CHICAGO — As climate change concerns grow, governments and businesses have turned their attention to the amount of carbon in the air. Rising carbon emissions have helped contribute to a 1.1℃ increase in the Earth’s temperature since the late 19th century, and scientists warn that a 1.5℃ increase could cause irreversible damage to the Earth’s climate.

“There’s too much carbon in the air,” said Kris Corbin, co-founder and chief supply chain officer of Airly Foods. “CO2 in and of itself isn’t a bad thing, but we’re really out of bounds. We know that and we need to do something to rebalance the table so we can survive in the future.” 

To help achieve this goal, Mr. Corbin and Airly Foods created the carbon negative cracker, meaning it’s production offsets more carbon than it contributes to the environment. Each 7.5-oz box removes 18 to 21 grams of CO2 from the air, the company states. 

Airly’s crackers are made from grains grown on carbon farms, which engage in practices like cover crops, crop rotation and no-till planting that sequester carbon in the soil. This sequestration lowers carbon emissions, fertilizer requirements and soil erosion, as well as costs for farmers.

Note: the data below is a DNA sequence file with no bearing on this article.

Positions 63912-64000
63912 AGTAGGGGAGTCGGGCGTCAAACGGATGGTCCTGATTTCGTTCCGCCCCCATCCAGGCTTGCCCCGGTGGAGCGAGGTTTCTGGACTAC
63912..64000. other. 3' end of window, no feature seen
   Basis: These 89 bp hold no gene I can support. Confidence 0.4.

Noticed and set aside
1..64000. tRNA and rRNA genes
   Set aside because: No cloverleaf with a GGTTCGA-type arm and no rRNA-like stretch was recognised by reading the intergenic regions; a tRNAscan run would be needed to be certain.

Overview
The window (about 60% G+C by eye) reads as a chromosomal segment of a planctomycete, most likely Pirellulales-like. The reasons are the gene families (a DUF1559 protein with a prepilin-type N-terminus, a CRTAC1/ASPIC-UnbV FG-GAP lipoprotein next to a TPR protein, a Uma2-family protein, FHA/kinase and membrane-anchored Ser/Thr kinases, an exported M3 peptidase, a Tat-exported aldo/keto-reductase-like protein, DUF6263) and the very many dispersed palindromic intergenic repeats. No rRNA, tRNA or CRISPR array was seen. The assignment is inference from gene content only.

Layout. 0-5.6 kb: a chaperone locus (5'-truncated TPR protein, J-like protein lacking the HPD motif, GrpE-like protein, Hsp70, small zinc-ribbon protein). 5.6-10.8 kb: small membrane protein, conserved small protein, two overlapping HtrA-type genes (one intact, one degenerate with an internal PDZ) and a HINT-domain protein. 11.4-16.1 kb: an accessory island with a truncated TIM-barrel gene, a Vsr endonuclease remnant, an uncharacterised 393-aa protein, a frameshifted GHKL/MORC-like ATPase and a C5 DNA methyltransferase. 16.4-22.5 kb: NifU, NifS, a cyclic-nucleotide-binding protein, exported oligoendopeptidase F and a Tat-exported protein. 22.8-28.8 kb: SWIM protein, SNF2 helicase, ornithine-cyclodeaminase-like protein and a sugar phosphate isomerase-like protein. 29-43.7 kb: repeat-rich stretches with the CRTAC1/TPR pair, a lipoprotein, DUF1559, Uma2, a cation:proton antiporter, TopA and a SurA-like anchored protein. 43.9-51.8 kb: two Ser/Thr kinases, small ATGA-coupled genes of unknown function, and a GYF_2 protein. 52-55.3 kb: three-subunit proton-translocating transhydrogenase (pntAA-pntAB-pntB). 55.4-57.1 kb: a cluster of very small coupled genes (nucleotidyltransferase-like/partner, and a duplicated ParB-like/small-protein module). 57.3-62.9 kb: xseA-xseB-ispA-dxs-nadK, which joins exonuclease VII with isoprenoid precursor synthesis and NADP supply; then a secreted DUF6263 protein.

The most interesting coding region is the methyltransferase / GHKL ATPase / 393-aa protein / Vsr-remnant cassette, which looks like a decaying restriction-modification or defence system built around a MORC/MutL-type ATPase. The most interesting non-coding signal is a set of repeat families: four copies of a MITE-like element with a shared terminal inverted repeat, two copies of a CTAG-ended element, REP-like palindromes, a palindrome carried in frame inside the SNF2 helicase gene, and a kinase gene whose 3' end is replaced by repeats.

Mr. Corbin decided that a shelf-stable offering like crackers was the best choice for a carbon-negative snack, as it requires less energy to produce and store while having mass consumer appeal.

“I really want to democratize participation in fighting climate change through food,” he said. “We didn't want to have a product that only a couple of people could afford to get, or something that was a really shiny grain but no retailer would put it on their shelf.”

Airly commits to other sustainable practices throughout its production as well, including using wind turbines for milling grains, solar powered electric ovens and electric vehicles for transportation. All of these practices’ lower greenhouse gas emissions and dependence on fossil fuels.

Conventional farming adds CO2 to the atmosphere, Mr. Corbin said, putting much of the responsibility on Earth’s trees to intake CO2 and supply oxygen. This issue is only exacerbated by the growth of deforestation. But expanding carbon farming can change this, he emphasized. 

“If we increase the acreage of carbon farming every year, now we have two ways to clean that air: forests and farms,” he explained. “And that clean oxygen, that CO2 being removed… we’re going to be the one’s benefitting from it.”